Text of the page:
Are Arab muslims interested in democracy? There has not been any Arab movement for democracy anywhere.  One could say that Egypt is such a place but we will have to wait and see but Egypt has no source of money to feed its people so that is not conducive to democracy.  We can hope.  One could sarcastically point to Iraq and Syria where Saddam Hussein and Assad received close to 100% of the vote in their elections.  The typical Arab youth is unemployed with no hope of a productive future yet sees the outer world very different from his.  Of course he will say he wants trade and communication because he sees a rich outside world but is he is unwilling to give up what sharia implies.


The example of the Palestinians indicates that even exposure to modern technology and thinking cannot eradicate a hatred that is constantly bred into them that will not allow them to move forward to a peace and a hopeful future.  They could have it in a second if they were reasonable. I posted a comment by Golda Meier before about this, 


''Peace will come when the Arabs will love their children more than they hate us.'' 

So how many so called moderate Arabs are there interested in what democracy implies?  My guess is that the answer is very few.  We will see how the next couple years plays out. 
Tom Maher
6 years 6 months ago
The "Arab Spring" was always very much an western illusion.  The media without basis chose to annointed all anti-government insurgencies as "pro-democracy" without having any idea who these people really are. 

But surprise once again there is this thing in the moslem world called radical Islam. From Pakistan to Tunisia to the Sudan  the mosl powerful, numerous and best organized single group in the wider Moslem world are the followers of one or another radical Islam, militant jihadist who think its their religous duty to be at war with all non-moslems.  And as the double dealing in Pakistan post bin Laden death shows the jihadist have pently of sympathizers and supportes inside and outside of government of the moslem world.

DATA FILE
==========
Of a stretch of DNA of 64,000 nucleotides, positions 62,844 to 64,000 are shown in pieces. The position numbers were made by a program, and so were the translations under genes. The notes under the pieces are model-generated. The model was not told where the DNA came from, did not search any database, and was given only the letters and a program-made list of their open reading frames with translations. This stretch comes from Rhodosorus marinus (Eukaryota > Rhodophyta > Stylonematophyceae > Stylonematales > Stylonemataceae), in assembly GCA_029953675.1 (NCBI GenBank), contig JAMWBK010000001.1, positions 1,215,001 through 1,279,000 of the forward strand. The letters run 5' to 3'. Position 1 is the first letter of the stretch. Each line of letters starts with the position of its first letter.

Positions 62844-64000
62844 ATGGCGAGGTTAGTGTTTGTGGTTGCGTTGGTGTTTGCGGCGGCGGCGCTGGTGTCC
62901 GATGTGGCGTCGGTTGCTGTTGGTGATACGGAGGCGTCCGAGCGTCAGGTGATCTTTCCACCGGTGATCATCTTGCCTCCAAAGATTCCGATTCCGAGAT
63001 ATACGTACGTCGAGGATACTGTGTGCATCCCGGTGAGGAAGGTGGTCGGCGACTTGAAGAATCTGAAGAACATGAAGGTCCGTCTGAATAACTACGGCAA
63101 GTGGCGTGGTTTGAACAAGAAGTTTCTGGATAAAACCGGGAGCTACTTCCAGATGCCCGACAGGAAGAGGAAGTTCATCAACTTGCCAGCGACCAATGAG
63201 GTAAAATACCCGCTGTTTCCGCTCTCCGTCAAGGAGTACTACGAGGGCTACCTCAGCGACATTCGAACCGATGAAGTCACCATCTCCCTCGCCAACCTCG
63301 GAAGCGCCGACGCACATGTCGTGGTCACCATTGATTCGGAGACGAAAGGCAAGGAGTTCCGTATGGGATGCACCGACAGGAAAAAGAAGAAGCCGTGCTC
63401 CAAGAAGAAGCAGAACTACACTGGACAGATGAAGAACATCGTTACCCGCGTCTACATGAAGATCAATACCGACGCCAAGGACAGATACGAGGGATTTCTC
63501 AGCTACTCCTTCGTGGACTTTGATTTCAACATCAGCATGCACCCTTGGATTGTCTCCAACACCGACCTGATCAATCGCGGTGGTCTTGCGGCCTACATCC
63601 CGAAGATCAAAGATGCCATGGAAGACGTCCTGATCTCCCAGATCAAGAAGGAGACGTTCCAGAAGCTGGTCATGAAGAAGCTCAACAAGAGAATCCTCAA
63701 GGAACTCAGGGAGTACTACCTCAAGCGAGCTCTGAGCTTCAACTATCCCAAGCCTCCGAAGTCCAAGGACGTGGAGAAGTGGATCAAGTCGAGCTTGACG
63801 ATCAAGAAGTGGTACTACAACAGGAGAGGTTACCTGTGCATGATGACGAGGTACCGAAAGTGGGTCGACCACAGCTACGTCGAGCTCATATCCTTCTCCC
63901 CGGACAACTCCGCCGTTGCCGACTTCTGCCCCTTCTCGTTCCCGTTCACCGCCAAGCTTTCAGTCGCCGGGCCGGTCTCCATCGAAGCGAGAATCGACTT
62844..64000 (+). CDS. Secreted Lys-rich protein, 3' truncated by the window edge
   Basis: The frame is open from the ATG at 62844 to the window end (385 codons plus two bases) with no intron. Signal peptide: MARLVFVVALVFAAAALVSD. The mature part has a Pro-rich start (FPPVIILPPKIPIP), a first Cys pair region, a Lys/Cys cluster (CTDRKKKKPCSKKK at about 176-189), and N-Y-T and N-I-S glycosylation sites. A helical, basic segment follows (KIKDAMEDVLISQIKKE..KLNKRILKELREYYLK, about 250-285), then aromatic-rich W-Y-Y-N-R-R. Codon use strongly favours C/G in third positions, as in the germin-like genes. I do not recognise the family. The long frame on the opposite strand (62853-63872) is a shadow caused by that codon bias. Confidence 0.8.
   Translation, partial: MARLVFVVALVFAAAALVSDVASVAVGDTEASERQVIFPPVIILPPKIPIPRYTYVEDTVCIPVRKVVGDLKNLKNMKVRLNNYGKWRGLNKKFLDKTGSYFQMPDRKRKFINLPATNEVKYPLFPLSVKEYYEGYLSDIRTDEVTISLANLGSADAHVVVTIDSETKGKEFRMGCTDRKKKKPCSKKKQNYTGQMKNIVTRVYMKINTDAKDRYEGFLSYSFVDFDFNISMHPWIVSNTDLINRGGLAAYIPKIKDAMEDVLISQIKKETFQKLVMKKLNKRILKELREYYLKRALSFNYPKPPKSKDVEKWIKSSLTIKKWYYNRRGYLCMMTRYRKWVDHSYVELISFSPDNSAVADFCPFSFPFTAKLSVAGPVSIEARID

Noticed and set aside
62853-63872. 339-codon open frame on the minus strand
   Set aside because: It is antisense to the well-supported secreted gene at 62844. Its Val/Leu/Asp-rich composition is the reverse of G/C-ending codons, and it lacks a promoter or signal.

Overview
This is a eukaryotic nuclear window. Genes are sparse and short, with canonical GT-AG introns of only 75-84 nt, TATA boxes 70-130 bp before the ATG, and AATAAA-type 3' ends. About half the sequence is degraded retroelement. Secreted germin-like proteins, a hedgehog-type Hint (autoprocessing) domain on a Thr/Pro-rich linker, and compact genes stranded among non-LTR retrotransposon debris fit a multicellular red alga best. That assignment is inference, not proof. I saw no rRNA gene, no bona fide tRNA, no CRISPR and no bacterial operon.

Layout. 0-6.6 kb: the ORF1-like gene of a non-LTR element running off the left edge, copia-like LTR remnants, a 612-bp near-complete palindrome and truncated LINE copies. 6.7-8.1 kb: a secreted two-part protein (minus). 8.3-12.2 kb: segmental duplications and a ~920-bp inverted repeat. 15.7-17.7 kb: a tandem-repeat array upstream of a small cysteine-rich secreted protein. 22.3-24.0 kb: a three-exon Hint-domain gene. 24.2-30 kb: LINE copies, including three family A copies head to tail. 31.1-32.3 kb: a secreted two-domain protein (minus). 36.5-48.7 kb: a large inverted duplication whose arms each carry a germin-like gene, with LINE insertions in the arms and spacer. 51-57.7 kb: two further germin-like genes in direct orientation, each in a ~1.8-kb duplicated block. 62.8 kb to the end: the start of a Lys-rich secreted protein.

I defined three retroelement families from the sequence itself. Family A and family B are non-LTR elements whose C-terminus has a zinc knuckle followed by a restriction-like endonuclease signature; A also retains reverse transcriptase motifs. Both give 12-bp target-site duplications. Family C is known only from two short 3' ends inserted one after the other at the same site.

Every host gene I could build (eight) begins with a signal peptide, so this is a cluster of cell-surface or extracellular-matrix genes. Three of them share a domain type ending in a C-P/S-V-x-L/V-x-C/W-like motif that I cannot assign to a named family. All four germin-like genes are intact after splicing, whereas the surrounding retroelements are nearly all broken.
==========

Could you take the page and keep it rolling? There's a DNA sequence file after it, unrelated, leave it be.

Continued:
The Iranian revolution of 1979  comes to mind.  Did democracy triumph?  No.
Beth Cioffoletti
6 years 6 months ago
Jeff (#13), I don't know where I have ever identified myself as a pure pacifist. 

I am an advocate for nonviolent resolution to conflict, but I do not rule out military intervention.  I support the use of US forces in Africa to stop genocide.  I was for the military intervention that returned President Jean Bertrand Aristide to Haiti in 1992. 

Gospel values compel us to treat everyone with dignity and equality, being constantly on alert to extend mercy and compassion to all who are suffering.
Beth Cioffoletti
6 years 6 months ago
I should have added - I do not rule out military intervention IN CERTAIN SITUATIONS - when human suffering demands it and other tactics have failed. 

Vince Killoran
6 years 6 months ago
"The "Arab Spring" was always very much an western illusion."

I dunno-massive, mostly non-violent protests against authoritarian regimes with the demand for economic and political freedoms?  That sounds like more than a "western illusion" to me. Yes, there are many Muslim organizations involved and the final shape and character of these uprisings are yet to be determined-but these religious organizations are by no means fundamentalist in nature.